Is it Possible to “Undo” a Nonprofit Merger?: Separating Two Organizations that have Been Combined

If your nonprofit has gone through a merger, or is currently merging with another nonprofit, one question comes up all the time: Can we undo this if we change our minds? What happens if this merger isn’t as beneficial as we thought it would be? 

The short answer is yes, you can “separate” two nonprofits that have been joined together. But the way in which that “separation” is done varies on what your state allows. If you’re unsure of what’s allowed in your state, or which option is right for your nonprofit, please contact us for a consultation with one of our attorneys who work with nonprofits every day.

Option #1: Statutory Division

Some states, like Pennsylvania and California, have a process called statutory division for nonprofits, which involves taking one entity and dividing it into two or more separate entities. Simply put, these states allow you to divide a nonprofit back into two entities. When people ask if you can go back to having the two original entities, this is the process they’re referencing.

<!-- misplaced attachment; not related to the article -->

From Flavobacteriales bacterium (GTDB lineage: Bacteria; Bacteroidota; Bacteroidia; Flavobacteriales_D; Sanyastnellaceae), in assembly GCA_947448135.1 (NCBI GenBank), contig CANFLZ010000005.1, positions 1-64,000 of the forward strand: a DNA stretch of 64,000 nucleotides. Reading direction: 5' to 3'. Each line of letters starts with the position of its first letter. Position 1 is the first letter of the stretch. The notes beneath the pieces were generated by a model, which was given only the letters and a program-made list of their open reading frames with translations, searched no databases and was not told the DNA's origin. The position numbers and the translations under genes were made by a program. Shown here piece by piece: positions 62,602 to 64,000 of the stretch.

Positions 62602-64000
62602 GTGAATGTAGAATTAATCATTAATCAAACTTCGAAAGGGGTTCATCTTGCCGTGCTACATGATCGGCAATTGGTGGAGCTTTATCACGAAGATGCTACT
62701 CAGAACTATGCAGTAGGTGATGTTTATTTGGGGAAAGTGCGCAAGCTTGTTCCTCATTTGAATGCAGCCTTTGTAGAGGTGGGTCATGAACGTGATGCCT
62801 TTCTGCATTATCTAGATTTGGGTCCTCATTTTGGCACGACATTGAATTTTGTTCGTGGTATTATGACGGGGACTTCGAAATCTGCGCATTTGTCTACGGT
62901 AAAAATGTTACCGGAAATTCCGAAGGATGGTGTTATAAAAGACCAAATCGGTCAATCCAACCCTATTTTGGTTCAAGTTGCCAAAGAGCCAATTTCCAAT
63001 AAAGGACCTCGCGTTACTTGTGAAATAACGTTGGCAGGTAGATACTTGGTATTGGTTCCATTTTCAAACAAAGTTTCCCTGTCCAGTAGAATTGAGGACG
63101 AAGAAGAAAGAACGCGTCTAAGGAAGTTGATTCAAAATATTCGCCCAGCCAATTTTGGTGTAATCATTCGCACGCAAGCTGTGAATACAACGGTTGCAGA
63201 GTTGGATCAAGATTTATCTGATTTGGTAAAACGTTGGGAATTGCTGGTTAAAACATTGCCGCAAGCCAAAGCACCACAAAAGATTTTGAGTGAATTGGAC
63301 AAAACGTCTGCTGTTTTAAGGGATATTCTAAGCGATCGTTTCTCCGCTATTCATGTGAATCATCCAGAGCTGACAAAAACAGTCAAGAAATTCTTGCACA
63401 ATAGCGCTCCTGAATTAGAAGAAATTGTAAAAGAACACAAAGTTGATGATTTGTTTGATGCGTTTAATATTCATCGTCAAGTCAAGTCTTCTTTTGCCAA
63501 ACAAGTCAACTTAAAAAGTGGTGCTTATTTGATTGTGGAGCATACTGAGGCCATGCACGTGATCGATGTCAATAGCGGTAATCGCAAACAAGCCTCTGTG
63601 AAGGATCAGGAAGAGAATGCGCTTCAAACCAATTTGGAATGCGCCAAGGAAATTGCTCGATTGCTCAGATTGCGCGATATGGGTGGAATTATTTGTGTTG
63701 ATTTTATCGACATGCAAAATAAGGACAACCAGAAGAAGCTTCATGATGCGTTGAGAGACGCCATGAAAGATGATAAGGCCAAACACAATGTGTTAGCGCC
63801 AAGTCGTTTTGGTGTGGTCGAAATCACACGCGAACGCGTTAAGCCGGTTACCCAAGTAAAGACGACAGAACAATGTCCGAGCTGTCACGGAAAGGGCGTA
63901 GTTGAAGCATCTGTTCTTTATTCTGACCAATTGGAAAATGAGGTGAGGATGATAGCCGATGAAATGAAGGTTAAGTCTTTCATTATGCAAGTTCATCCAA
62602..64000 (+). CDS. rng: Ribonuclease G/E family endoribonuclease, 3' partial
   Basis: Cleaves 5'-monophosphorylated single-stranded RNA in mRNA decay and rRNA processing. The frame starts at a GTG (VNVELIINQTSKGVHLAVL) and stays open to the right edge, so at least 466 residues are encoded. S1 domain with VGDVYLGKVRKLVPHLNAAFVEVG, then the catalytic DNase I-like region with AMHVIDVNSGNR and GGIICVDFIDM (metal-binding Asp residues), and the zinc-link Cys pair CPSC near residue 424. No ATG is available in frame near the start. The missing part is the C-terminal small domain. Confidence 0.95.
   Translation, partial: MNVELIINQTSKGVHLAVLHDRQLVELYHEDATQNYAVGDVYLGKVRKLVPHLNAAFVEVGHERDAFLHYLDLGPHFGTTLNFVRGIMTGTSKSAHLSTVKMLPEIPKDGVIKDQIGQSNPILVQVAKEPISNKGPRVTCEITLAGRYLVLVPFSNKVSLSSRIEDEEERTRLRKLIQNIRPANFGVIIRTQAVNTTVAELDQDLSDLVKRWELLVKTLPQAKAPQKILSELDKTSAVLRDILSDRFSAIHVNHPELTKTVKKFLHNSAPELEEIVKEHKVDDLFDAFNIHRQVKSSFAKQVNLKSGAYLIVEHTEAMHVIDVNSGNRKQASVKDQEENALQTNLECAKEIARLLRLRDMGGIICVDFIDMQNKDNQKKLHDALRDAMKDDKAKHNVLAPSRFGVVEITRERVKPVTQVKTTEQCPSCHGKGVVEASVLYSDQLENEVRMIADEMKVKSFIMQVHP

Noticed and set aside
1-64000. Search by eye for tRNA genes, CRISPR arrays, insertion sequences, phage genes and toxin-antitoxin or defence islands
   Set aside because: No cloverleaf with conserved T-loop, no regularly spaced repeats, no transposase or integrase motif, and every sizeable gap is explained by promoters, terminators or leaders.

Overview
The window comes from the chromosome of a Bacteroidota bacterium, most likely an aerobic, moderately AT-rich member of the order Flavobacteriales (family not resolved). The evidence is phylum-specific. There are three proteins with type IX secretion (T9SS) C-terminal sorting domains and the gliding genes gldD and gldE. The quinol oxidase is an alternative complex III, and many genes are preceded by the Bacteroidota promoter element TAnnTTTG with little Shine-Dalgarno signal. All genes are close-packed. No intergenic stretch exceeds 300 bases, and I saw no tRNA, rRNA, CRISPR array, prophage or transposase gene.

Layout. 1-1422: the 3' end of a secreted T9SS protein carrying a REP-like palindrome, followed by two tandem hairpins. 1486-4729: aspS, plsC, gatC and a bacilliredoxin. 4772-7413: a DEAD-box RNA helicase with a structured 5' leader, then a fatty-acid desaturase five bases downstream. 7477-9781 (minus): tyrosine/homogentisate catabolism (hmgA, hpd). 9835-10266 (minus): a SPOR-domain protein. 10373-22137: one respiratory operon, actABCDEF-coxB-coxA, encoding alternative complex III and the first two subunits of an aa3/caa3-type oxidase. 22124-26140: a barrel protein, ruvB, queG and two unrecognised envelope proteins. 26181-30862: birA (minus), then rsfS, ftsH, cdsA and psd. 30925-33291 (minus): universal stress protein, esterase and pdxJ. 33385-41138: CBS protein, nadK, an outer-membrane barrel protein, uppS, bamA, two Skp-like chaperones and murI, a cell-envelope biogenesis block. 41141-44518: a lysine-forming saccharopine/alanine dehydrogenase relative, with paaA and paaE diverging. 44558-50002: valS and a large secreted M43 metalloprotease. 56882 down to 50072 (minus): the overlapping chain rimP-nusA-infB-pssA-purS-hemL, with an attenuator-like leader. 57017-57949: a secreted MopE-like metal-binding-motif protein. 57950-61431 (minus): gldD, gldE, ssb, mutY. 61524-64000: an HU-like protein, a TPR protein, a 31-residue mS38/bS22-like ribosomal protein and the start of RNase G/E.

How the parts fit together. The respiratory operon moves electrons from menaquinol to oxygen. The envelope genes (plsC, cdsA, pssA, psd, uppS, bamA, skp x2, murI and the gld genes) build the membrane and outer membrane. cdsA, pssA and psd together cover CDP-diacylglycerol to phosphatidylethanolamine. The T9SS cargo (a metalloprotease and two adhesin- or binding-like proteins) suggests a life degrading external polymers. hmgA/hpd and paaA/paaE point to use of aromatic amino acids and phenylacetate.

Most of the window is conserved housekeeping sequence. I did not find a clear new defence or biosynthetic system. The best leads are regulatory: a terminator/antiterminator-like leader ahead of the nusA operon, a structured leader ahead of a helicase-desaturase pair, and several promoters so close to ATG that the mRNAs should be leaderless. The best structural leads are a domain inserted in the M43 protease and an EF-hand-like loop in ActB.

Option #2: The Unwind Provision

Even if your state doesn’t allow this process, there are other ways to “undo” a merger. During a merger, provisions can be built into your merger agreement that allow for this. Often called an “unwind provision,” this provision usually outlines the circumstances that could warrant separating the entities, along with what the process would be to do so. For example, if your nonprofit has members, part of the unwinding process might likely be approval by the board of directors, along with taking a vote from the members. Even with an unwind provision, there does come a point of no return after which the merger is “final” and a different method of separation would become necessary.

Option #3: Creating and Transferring

If the merger agreement does not include an unwind provision, there is one more avenue that can accomplish a similar goal. Essentially, you could create one new legal entity and transfer the appropriate assets and programs to that entity. By the end, there would be two separate legal entities with their own assets, essentially “undoing” the merger. 


If you need assistance in discovering which option is right for your unique circumstance, request a consultation with one of our nonprofit attorneys. We’re happy to help you explore your options and find the right path forward for your organization.

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